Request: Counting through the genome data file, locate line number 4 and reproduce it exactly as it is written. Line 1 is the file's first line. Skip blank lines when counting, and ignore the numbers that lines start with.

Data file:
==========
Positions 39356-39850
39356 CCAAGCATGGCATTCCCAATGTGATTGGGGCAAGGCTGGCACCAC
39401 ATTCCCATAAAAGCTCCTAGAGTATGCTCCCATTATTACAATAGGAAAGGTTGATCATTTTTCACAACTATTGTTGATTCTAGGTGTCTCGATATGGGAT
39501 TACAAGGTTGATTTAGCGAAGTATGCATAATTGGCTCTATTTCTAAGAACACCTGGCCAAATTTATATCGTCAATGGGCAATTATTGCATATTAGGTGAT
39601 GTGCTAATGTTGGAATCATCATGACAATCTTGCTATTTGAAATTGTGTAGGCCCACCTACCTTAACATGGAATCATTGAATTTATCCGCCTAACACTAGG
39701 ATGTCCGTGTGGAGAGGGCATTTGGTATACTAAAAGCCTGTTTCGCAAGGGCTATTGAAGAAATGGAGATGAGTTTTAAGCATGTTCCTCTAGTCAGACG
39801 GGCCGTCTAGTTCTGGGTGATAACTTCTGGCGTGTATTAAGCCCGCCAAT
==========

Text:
39501 TACAAGGTTGATTTAGCGAAGTATGCATAATTGGCTCTATTTCTAAGAACACCTGGCCAAATTTATATCGTCAATGGGCAATTATTGCATATTAGGTGAT